Developing World Bioethics 1 (1):57-68 (2001)

Abstract
There is international recognition of the need for sustainable research ethics committees to provide ethical review of human subjects research in developing countries, but many developing countries do not have such committees . Theoretical and practical uncertainties encountered by an IRB on the Caribbean island of Grenada offer insight into ethical review of research in developing countries. Theoretical uncertainties include questions about whether means of ensuring confidentiality and obtaining informed consent will be effective in local settings, and whether deviations from Western norms are justifiable. International guidelines are helpful in addressing these concerns, but are subject to interpretation. Guidelines are less helpful in practical areas like selecting members or chairs. They do not address what sort of procedures and paperwork will work in a developing country, or IRBs’ relationships to governments that have no mandate for them. Experiences presented here show that IRBs in developing countries can sustainably adhere to international standards. Sustainability requires knowledge, personal commitment, and an official mandate to uphold international standards. Capacity building must therefore focus on educational programs to make developing country leaders knowledgeable about the value of international guidelines to their nations. Such knowledge is needed before people will become motivated to promote, implement, and uphold the guidelines. People in developing countries must help design bridges to help their nations put international standards into practice. The structure of such bridges may, of necessity, vary in different settings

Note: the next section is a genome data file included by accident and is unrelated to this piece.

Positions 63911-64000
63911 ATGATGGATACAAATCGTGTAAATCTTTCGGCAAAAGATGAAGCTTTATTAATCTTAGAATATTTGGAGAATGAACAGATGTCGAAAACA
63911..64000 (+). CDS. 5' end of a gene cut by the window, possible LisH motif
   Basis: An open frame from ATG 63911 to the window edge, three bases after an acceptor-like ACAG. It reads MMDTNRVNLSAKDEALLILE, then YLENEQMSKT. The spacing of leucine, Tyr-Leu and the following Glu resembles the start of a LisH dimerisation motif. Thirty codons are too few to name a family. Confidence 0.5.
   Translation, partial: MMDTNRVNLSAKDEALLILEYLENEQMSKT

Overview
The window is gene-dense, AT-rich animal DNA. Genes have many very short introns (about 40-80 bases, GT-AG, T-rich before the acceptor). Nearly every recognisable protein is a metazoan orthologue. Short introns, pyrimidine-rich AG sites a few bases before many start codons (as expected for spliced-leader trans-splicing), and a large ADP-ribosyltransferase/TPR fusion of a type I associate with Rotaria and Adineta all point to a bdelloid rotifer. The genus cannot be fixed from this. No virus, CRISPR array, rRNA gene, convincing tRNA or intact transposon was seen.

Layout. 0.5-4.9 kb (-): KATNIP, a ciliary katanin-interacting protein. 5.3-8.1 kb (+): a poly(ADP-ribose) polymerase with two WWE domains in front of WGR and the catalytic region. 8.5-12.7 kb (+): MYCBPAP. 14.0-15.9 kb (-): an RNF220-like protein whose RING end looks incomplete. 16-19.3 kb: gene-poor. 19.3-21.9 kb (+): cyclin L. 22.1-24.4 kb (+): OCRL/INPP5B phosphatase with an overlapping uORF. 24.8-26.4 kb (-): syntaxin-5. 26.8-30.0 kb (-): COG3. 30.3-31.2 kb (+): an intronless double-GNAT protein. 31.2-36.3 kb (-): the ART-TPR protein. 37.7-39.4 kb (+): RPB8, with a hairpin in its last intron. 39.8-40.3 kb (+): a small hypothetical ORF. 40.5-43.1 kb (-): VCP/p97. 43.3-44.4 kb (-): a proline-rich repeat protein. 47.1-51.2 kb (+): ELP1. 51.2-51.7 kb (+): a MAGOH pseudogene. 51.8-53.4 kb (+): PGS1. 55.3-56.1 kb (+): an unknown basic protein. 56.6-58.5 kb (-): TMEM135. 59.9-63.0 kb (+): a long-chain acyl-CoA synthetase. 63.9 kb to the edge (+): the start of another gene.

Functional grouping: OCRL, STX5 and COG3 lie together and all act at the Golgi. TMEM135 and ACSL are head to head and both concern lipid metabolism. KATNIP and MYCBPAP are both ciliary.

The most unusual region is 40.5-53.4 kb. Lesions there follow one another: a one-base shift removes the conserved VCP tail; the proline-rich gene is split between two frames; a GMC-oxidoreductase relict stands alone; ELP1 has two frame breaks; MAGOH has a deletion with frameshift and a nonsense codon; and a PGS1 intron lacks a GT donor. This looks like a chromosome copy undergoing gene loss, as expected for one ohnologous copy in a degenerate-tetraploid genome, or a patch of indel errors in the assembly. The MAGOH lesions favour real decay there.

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DOI 10.1111/1471-8847.00008
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Assessment of the Ethical Review Process in Sudan.Dya Eldin M. Elsayed & Nancy E. Kass - 2007 - Developing World Bioethics 7 (3):143–148.

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